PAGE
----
Multiple reports say the Mets are willing to send prized prospect Noah Syndergaard to the Cubs in order to land the equally coveted shortstop prospect Addison Russell. If this is true, it raises the question of whether the Mets could have swung a trade with the A’s to get Russell instead of the Cubs, and without giving up the jewel of their organization.
At the beginning of July the A’s sent Russell, 2013 first round pick Billy McKinley, pitcher Dan Straily and a player to be named later to Chicago for starters Jeff Samardzija and Jason Hammel. While McKinley and Straily have promise, Addison Russell was the big sacrifice for the A’s, who are in win-now mode and wanted to add to quality starters to the rotation.
Samardzija is a good pitcher who was named to the National League All-Star team this season. Still, he was just 2-7 with the Cubs before the trade, albeit with a 2.83 ERA. His career ERA is just under four. Hammel was also pitching well before the trade — 8-5 with a 2.98 ERA. However, his career ERA is an awful 4.66.
So the pitchers the A’s got are perfectly serviceable, but really, nothing to write home about. As far as their age and how long the A’s can control them, Samardzija is 29 and has one more year of arbitration left while Hammel is 31 and will be a free agent after the season. Samardzija is making $5.345 million this season while Hammel makes $6 million.
Since it is clear the A’s wanted two veteran pitchers who could step right into the rotation, could the Mets have made the same deal for Jonathon Niese and Dillon Gee? Niese makes just over $5 million this season and is signed for two more years at reasonable salaries of $7.05 million and $9.05 million, respectively. Gee makes $3.625 million and has two years of arbitration left. So both are controllable longer and are younger; Niese is 27; Gee is 28.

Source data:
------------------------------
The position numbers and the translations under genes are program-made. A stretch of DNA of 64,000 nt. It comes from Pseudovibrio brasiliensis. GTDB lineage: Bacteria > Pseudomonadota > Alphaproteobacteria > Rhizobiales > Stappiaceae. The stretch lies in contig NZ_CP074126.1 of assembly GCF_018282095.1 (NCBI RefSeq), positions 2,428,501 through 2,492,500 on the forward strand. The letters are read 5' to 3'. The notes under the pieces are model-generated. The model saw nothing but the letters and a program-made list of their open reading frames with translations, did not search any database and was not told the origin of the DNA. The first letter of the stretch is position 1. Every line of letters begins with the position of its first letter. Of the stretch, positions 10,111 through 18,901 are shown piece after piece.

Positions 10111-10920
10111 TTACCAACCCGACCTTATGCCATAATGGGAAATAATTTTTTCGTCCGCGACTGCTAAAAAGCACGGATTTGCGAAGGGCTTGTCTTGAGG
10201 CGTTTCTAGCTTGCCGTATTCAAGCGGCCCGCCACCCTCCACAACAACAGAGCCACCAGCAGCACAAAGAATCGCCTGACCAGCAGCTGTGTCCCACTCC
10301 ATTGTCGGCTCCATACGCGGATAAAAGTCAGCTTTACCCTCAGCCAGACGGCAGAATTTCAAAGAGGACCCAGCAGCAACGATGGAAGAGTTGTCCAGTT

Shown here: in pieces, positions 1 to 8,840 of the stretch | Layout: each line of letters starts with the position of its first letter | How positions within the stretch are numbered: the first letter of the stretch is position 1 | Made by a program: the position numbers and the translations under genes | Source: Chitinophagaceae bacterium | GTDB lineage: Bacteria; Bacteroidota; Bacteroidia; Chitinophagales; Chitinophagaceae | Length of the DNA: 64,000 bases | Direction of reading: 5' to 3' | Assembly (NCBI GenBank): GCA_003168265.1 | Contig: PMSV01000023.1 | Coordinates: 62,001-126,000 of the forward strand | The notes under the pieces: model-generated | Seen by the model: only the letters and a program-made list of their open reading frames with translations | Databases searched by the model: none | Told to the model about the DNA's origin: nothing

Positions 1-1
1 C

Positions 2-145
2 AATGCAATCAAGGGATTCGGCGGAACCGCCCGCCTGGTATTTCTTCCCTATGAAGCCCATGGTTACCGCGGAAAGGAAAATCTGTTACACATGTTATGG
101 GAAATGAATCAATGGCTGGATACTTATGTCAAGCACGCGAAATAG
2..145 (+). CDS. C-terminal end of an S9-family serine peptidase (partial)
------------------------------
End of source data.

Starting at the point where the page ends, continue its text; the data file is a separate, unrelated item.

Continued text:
Of course, it cannot be omitted that at the time of the trade, Gee was just about to come off the disabled list and Niese was just about to go on it. They are both pitching now, but their health would certainly have been a concern for the A’s. But as far as performance, Niese and Gee match up reasonably well with the pitchers the A’s got.
Perhaps a bigger question is this — would the Mets have made this deal? It is always a risk to send two-fifths of your rotation away, especially for someone unproven. But the Mets have so much young pitching it might have been worth the gamble. However, Sandy Alderson has shown time and time again that he is not a gambling man, unlike Theo Epstein, who rolled a similar set of dice on this trade for the Cubs.
Really, it boils down to this — if the Mets do end up trading Syndergaard for Russell, whom would you rather have on your team; Russell, Niese and Gee or Russell and Syndergaard?
I don’t know about you, but I would be very comfortable going into 2015 with a rotation of Matt Harvey, Zack Wheeler, Jacob deGrom, Rafael Montero and Noah Syndergaard (and maybe with a couple of Dice-K type veterans stashed in the bullpen or the minors just in case). With Addison Russell at short and a slugging left fielder acquired with the money saved from dealing Niese, Gee and Bartolo Colon, you’ve got yourself a ballclub.